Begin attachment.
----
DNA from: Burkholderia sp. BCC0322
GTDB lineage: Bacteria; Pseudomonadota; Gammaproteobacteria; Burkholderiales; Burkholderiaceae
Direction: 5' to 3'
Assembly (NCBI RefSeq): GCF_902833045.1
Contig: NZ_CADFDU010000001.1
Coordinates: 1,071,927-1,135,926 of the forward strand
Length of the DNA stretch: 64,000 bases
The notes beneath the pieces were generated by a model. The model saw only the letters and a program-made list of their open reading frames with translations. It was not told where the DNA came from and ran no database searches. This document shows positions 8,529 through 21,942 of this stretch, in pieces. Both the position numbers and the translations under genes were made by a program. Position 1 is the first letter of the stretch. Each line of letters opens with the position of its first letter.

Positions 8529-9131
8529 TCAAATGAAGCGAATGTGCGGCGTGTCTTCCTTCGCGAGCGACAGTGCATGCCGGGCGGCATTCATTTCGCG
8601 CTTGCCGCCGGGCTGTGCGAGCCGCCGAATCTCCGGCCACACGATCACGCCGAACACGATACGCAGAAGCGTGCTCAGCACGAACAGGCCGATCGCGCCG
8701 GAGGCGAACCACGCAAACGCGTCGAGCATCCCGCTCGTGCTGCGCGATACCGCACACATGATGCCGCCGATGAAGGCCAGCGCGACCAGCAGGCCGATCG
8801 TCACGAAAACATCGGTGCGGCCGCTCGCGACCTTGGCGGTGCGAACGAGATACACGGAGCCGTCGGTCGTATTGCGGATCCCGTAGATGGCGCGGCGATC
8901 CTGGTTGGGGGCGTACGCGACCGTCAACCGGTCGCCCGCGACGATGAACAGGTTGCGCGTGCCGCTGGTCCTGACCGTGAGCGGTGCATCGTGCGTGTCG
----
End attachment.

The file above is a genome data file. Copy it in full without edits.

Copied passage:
DNA from: Burkholderia sp. BCC0322
GTDB lineage: Bacteria; Pseudomonadota; Gammaproteobacteria; Burkholderiales; Burkholderiaceae
Direction: 5' to 3'
Assembly (NCBI RefSeq): GCF_902833045.1
Contig: NZ_CADFDU010000001.1
Coordinates: 1,071,927-1,135,926 of the forward strand
Length of the DNA stretch: 64,000 bases
The notes beneath the pieces were generated by a model. The model saw only the letters and a program-made list of their open reading frames with translations. It was not told where the DNA came from and ran no database searches. This document shows positions 8,529 through 21,942 of this stretch, in pieces. Both the position numbers and the translations under genes were made by a program. Position 1 is the first letter of the stretch. Each line of letters opens with the position of its first letter.

Positions 8529-9131
8529 TCAAATGAAGCGAATGTGCGGCGTGTCTTCCTTCGCGAGCGACAGTGCATGCCGGGCGGCATTCATTTCGCG
8601 CTTGCCGCCGGGCTGTGCGAGCCGCCGAATCTCCGGCCACACGATCACGCCGAACACGATACGCAGAAGCGTGCTCAGCACGAACAGGCCGATCGCGCCG
8701 GAGGCGAACCACGCAAACGCGTCGAGCATCCCGCTCGTGCTGCGCGATACCGCACACATGATGCCGCCGATGAAGGCCAGCGCGACCAGCAGGCCGATCG
8801 TCACGAAAACATCGGTGCGGCCGCTCGCGACCTTGGCGGTGCGAACGAGATACACGGAGCCGTCGGTCGTATTGCGGATCCCGTAGATGGCGCGGCGATC
8901 CTGGTTGGGGGCGTACGCGACCGTCAACCGGTCGCCCGCGACGATGAACAGGTTGCGCGTGCCGCTGGTCCTGACCGTGAGCGGTGCATCGTGCGTGTCG